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Windows 7: Going from 32-bit Win7 to 64-bit Win7

3 Weeks Ago   #41
ToughDiamond

Win 7 Pro 32-bit
 
 

Quote   Quote: Originally Posted by Snick View Post
@ToughDiamond
@Marie SWE
To each his/her own, whatever you deem appropriate, all is well!
Food for thought, I'd appreciate your reply/response.
Are you aware of, or know how to deal with trackers?
Thanks for the ideas you've presented I fear I may be getting rather off topic, and I gather you're not going to be around to read this reply for some time at least, but as these matters are important to anybody who doesn't want to be tracked, I guess some of the people reading this thread may be interested, as avoiding tracking is one of the main reasons for considering going for 64-bit Win7 rather than Win10, I'm happy to answer your post here, though we probably need a dedicated thread about tracking elsewhere, and I hope somebody tells me if such a thread gets set up, because I'd like to know more about the subject. And I've no objection myself to more useful posts here about tracking in general, as long as it's OK with whoever moderates the forum.
For URLs that contain tracking links, I use this extension in Firefox:
GitHub - Cimbali/CleanLinks: Converts obfuscated/nested links to genuine clean links.
I also have a few small utilities of my own that help.
I also use NoScript, and I only allow scripts that are essential to the functioning of the page (certainly not the ubiquitous Google ones, except ajax.googleapis.com which is the only Google one that seems to be of the faintest use to people). I really wish somebody would publish a whitelist / blacklist of all the existing scripts, saying whether each one is (a) useful, (b) a tracking script, and (c) a virus, but everything I've seen is only interested in viruses, and will declare tracking scripts to be "clean."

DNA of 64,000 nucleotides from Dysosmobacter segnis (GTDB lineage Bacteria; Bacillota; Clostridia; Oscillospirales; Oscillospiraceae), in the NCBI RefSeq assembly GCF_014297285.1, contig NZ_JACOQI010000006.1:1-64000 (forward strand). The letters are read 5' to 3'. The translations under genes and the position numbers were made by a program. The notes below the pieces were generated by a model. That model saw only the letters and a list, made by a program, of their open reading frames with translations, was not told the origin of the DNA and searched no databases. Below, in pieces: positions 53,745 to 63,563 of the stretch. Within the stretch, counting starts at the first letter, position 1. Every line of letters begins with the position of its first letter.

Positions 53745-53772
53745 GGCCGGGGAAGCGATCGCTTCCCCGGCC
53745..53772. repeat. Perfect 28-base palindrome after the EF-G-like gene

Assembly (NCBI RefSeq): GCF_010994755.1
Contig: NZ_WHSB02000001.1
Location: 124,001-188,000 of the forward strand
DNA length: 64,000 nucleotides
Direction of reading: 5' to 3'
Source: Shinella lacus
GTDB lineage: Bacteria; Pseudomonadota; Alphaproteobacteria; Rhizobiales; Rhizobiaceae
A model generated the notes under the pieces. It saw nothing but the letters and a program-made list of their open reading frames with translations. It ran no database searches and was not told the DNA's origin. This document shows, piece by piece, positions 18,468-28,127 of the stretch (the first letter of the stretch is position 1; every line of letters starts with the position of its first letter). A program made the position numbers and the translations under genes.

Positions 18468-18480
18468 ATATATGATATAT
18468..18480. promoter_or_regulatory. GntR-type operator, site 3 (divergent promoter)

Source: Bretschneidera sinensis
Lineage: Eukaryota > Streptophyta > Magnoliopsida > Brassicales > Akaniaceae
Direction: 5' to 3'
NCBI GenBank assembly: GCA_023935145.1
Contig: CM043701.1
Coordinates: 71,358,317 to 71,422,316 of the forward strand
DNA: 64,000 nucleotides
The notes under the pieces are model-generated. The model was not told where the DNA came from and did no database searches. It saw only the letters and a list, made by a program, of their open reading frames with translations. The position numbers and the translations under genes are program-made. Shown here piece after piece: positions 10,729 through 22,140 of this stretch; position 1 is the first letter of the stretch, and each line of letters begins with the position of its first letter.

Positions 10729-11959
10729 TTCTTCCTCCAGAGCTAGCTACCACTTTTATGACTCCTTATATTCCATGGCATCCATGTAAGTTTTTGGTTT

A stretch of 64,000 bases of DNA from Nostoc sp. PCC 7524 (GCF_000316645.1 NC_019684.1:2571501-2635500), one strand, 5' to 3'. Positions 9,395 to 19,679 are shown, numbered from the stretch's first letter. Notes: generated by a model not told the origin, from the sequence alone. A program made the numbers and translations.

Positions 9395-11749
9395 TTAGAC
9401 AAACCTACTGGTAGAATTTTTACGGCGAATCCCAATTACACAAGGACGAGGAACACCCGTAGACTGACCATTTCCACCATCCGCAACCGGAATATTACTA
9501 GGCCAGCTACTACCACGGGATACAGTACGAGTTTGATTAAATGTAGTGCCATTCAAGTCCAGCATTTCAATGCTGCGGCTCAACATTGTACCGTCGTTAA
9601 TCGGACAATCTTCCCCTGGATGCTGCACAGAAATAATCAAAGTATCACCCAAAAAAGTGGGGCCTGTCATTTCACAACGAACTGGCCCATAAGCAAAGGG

Quote:
Cookies? I'm pretty sure you have at least some knowledge about these.
How about, Supercookies, Zombiecookies, or the nefarious Evercookies/UIDH tracking from within the referer header
Yes the italic bold word is spelled correctly.
If not, to links for your perusal.
What Are Supercookies? Here’s How to Remove Them Properly
What are Supercookies, Zombie Cookies, and Evercookies ...
Hmmm......that second link you posted itself contains a lot of tracking. It's just the kind of thing CleanLinks and my own utilities are designed to clean up. Judging by the look of it, I guess it came from a Google search. Kind of ironic that clicking the link to a website that explains how to avoid tracking would actually track you
Here's the clean version:
What are Supercookies, Zombie Cookies, and Evercookies - Make Tech Easier
The other link you posted is apparently clean.
I'll need to read those pages to see quite what they're talking about.

As for this "referer" thing, the link you posted for that is a Google search, and like I say, I never go there because they track you. This one should be safer:
referer header at DuckDuckGo

Firefox allows you to disable the referer:

Open Firefox and type “about:config” in the address bar and press “Enter“.
If prompted with a warning, select “I accept the risk!“
Find the entry that says “network.http.sendRefererHeader” and double-click on it.
Set the entry (from its default value of 2) to 0
[0 = disable referer
1 = Send the Referer header when clicking on a link, and set document.referrer for the following page.
2 = Send the Referer header when clicking on a link or loading an image.]

The problem with doing that is, some websites won't work any more, and it's annoying to have to keep switching.
One thing my self-written utilities do is to open a new Firefox page and paste the cleaned URL into the address box. It seems likely that any websites thus visited wouldn't have any tracking data about me from that approach, and I also have the option of adding junk tracking data to the URL first.